If you have credit card debt, you’re not alone. According to Debt.org, the average American household has $8,398 in credit card debt. That’s a huge financial burden to pay off month after month after month. It’s no wonder then that a commonly asked question is should I get a personal loan to pay off credit card debt?
While it might seem like a no brainer to get a personal loan to pay off credit card debt, there are things you have to take into consideration before doing so.
Let’s take a look at some of the Advantages and Disadvantages of taking out a personal loan for your credit cards and figure out if you should.
- 5 advantages of paying off credit cards with a personal loan
- 5 disadvantages of paying off credit cards with a personal loan
- What you should consider instead
- Final thoughts
5 advantages of paying off credit cards with a personal loan
1. You might lower your monthly payments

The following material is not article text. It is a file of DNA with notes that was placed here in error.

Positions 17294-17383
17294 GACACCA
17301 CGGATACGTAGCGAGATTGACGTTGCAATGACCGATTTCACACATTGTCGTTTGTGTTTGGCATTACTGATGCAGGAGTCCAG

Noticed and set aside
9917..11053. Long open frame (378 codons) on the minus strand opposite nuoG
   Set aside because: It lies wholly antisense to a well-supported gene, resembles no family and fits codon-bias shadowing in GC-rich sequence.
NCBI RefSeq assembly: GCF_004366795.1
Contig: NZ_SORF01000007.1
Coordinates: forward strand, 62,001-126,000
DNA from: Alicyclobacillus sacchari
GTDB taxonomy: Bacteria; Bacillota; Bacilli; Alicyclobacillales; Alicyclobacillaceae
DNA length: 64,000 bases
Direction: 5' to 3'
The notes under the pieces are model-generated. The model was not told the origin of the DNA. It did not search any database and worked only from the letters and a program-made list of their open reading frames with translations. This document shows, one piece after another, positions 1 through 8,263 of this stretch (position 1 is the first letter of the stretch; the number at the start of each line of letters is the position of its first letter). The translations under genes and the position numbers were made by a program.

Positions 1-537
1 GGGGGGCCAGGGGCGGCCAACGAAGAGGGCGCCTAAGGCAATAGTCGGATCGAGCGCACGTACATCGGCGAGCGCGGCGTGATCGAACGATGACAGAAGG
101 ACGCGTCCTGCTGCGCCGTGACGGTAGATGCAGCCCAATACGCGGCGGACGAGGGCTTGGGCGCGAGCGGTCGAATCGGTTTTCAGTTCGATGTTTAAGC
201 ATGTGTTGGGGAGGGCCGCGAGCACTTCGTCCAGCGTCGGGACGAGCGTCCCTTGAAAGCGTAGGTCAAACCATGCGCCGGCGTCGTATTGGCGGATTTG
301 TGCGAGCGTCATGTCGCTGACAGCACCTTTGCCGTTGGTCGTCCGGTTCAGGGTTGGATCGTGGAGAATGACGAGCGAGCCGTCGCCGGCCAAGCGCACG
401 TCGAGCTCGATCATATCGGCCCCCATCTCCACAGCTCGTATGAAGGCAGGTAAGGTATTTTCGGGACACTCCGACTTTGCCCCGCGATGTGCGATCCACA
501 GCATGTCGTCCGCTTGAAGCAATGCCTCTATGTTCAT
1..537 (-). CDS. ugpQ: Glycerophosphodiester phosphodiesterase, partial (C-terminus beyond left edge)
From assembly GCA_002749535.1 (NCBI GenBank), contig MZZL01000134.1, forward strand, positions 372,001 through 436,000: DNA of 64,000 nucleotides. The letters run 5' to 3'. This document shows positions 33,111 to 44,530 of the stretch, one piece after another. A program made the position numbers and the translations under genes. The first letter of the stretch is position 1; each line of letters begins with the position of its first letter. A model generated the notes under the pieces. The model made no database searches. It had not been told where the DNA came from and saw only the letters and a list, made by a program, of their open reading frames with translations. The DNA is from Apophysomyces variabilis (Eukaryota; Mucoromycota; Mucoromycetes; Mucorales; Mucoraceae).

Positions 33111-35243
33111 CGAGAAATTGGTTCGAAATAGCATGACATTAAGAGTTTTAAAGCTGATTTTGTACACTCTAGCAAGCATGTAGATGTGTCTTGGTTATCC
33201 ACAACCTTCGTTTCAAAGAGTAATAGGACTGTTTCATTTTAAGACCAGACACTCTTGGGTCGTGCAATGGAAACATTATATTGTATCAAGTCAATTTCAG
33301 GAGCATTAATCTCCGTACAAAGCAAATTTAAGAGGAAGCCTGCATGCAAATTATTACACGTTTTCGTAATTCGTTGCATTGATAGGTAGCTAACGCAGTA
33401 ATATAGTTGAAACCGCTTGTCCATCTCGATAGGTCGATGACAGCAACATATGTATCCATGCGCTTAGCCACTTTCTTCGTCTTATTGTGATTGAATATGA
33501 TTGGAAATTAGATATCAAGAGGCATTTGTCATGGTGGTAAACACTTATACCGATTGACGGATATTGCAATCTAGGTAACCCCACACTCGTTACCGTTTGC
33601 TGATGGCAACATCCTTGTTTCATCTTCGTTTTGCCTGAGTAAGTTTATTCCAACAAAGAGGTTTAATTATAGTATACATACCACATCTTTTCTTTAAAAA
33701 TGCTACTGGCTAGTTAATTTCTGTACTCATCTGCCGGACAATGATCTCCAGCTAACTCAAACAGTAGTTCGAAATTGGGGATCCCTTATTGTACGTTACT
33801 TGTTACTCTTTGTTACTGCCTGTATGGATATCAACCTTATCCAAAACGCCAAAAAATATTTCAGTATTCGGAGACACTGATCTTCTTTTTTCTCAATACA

This is one of the biggest reasons why so many people take out a personal loan to help reduce monthly payments. Instead of juggling multiple minimum payments between different credit cards, having one single payment is much lower and manageable. So this would definitely leave more money in your budget to do other things.
2. You might lower your interest rate
Naturally, credit cards typically have a much higher interest rate compared to personal loans. Credit card interest rates can get as high as 30%, whereas, personal loans can have an interest rate as low as 9%. This all, of course, depends on your credit score. The better your score, the lower your interest rate would be.
3. Having a single payment instead of multiple payments